The lady on the left is completely blocked by the other lady and received very little light. What is also amazing is that the sunlit world outside the window is also visible. I foresee having to burn the highlights to heaven, hell and back but hey, it feels good knowing the details are there and only need to be brought out for the viewer to see. On Lightroom of course, it’s just a pull of the highlights slider to make the world outside the window reappear.
The sun is on the right of the frame and lighting up the station premises outside but the inside was lighted up by a fluorescent light which wasn’t too bright. But the details on the black levers are clearly visible as is the much brighter station signboard and train on the outside of the lever cabin.
The shot above was an extremely unfortunate case of a window lit shot. I had positioned myself inside the station master’s office to shoot the train as it would appear to the station master. The station master’s office had a couple of fluorescent tube lights lighting it up pretty well. The arrival of the train, unfortunately, coincided with the arrival of a power cut. I was plunged into darkness almost.. The sun was shining from a window in the room behind me. That is what lights up the table in the lower middle of the frame. But the rest of the scene was lighted up by what little light creeped in through the door and windows in front.
The exposure was around 5 seconds which should rightfully put this image in the low light section. Before we head over to the next test, take a look at how how much of the high ceiling room’s walls are visible. Not to mention the details on the train outside. The details on the bottom left are recoverable but the digital scan produces considerable noise so I didn’t bother retrieving the details there.
Test 3: Low Light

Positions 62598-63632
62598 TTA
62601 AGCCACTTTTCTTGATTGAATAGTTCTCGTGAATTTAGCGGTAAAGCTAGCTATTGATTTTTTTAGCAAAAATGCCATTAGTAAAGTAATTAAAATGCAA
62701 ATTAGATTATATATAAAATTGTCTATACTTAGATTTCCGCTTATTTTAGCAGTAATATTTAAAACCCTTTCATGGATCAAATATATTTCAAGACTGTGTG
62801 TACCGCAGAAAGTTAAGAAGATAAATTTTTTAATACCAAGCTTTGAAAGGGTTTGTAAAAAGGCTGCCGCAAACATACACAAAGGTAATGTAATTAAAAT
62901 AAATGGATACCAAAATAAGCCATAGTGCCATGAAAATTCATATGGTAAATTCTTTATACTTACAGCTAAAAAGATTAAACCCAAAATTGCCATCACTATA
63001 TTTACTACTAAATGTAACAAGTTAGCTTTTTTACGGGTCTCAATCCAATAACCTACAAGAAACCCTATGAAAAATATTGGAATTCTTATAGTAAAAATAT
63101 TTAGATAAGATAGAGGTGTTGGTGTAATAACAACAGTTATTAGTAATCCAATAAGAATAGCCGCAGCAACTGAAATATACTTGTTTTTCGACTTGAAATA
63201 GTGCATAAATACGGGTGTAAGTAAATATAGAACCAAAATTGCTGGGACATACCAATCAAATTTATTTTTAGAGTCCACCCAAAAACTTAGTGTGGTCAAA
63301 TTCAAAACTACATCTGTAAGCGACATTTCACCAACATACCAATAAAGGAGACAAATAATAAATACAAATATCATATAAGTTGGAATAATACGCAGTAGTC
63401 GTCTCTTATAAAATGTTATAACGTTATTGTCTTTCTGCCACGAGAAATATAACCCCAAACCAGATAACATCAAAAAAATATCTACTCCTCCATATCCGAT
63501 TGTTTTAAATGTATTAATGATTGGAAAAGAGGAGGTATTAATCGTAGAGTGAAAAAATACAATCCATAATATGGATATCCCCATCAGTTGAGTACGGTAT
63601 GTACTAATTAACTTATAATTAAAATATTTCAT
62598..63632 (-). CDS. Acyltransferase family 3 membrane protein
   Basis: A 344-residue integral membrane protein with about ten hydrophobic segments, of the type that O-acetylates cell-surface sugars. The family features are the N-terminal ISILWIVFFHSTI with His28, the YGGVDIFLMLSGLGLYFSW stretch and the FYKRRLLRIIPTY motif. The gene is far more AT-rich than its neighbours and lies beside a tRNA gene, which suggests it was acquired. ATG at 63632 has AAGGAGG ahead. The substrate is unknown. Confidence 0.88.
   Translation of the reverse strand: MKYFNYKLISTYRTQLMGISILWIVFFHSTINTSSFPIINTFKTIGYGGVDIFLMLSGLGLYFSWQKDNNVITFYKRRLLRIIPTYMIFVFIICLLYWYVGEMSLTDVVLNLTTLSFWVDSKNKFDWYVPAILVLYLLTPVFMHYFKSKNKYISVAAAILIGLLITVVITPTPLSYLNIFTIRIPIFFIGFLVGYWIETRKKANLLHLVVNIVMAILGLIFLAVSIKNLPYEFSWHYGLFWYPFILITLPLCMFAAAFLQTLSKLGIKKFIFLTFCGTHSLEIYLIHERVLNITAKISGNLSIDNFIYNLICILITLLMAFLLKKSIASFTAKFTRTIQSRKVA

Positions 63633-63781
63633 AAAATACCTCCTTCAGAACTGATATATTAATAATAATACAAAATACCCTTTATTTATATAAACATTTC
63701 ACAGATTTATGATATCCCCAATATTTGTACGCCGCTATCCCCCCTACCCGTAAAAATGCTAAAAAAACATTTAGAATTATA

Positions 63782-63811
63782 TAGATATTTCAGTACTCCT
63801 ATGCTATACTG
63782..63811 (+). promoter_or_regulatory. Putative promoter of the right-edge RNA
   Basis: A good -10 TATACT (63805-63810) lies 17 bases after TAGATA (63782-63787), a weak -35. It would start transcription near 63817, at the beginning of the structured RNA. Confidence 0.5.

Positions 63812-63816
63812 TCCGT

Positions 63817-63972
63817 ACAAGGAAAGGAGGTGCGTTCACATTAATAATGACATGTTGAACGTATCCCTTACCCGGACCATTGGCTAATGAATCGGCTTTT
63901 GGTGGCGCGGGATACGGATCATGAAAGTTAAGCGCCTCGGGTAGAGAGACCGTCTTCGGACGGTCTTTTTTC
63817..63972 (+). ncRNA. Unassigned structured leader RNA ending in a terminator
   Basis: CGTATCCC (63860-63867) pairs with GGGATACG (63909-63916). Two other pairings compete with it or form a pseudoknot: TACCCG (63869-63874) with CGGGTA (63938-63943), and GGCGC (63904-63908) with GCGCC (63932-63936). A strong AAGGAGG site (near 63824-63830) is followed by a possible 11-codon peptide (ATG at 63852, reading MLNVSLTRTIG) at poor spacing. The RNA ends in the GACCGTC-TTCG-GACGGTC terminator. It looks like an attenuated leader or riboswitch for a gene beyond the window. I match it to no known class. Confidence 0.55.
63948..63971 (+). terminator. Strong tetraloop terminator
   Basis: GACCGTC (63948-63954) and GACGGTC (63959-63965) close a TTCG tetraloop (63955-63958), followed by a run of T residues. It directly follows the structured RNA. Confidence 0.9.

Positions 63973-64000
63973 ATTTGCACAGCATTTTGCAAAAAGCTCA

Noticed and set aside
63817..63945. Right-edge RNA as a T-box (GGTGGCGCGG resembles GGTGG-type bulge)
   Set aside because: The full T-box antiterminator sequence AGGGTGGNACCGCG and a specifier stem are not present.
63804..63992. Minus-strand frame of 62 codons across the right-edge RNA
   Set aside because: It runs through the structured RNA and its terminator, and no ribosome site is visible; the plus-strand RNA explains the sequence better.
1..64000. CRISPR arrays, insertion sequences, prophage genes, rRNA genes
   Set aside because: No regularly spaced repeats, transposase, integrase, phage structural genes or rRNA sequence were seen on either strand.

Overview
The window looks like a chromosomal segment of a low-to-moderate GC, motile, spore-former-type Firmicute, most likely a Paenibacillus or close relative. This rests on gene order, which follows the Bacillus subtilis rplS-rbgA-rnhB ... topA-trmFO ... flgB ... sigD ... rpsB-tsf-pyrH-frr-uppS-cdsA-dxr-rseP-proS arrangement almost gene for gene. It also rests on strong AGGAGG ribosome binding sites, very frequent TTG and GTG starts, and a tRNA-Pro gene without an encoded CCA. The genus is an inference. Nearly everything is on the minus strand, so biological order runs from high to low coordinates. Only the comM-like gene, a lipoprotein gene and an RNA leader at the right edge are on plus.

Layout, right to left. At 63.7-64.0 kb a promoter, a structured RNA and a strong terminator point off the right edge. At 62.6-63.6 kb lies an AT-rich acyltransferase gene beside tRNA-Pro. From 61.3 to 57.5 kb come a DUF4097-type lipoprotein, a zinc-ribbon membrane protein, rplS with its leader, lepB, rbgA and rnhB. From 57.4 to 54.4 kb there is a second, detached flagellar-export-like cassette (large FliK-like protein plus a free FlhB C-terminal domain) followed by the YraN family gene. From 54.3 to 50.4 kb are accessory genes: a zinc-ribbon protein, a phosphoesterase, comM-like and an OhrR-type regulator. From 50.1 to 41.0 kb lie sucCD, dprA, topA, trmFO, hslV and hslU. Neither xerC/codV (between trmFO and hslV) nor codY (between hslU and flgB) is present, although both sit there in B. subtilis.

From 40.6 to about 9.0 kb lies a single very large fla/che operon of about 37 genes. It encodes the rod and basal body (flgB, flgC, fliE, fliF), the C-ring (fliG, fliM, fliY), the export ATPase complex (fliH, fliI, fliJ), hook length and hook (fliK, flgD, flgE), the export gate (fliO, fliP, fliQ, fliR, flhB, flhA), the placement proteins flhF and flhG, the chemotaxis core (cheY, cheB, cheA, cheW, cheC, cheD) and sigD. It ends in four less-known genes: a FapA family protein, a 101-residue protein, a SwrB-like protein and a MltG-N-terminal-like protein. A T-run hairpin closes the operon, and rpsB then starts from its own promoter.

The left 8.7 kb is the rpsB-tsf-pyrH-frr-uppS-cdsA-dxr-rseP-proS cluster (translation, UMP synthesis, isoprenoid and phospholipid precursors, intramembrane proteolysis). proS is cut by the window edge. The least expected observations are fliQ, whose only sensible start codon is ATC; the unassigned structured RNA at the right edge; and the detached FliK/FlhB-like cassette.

I come from an era where Fuji Acros was once available for S$5 a roll so it was assumed that reciprocity failure was never going to be a problem for the film photographer. Fuji took care of its low light photographers by manufacturing the Provia 100F and Acros 100. In doing so, they ensured photographers do not need to learn logarithms to compensate for reciprocity failure. Honestly, you don’t have to learn logarithms to do it but I’m just exaggerating a bit here.
The Double X is a motion picture stock so there is really no need for Kodak to worry about reciprocity failure and certainly no effort need be made during manufacture to mitigate the effect. The film would speed through the movie camera with each frame being exposed at a fraction of a second, not even reaching anywhere near the 1 second or 1/1000s extremes. But I took a gamble and shot a fair bit of low light scenes with this film and I will put some images here for you to see how it behaves in decreasing amounts of available light.
Low Light but Not Night
At the crack of dawn or at dusk, the awkward shutter speed hour sets in. Too slow for hand holding and too troublesome for tripod mounted shooting. But I overpowered laziness and put the camera on a tripod. In Germany, it didn’t help that dawn came with a dense cover of clouds so the low light condition continued longer than an hour.
The photo above, shot at Radebeul near Dresden in Germany, was shot at 2 seconds with an aperture of f/5.6. I particularly wanted the entire locomotive to be reasonably sharp with the well lighted up wheel mechanism. The photo was shot around 5-10 minutes before sunrise or perhaps just at sunrise. It was an overcast day so light was scarce. I had a roll of Delta 3200 but I hesitated loading it into the camera because I knew the light was going to change drastically in a matter of minutes.
So I took out my tripod instead and shot photos at shutter speeds hovering around the 1 second mark. As mentioned earlier, I don’t bother with reciprocity tables because I don’t think there are any for the Double X. And I’m not a technical photographer so I prefer bracketing over reading mathematical equations and whatnot. So for shutter speeds from 1 to 10 seconds I overexposed by a stop and for exposures longer than ten seconds (up to 30 seconds), I’d overexpose by two stops. A two stop over exposure was achieved by opening up the aperture by a stop and slowing down the shutter speed by a stop. For a single stop, I’d just double the duration for which the shutter was open. For example, if a one second shutter speed is required, I’d shoot the photo at 2 seconds and so on.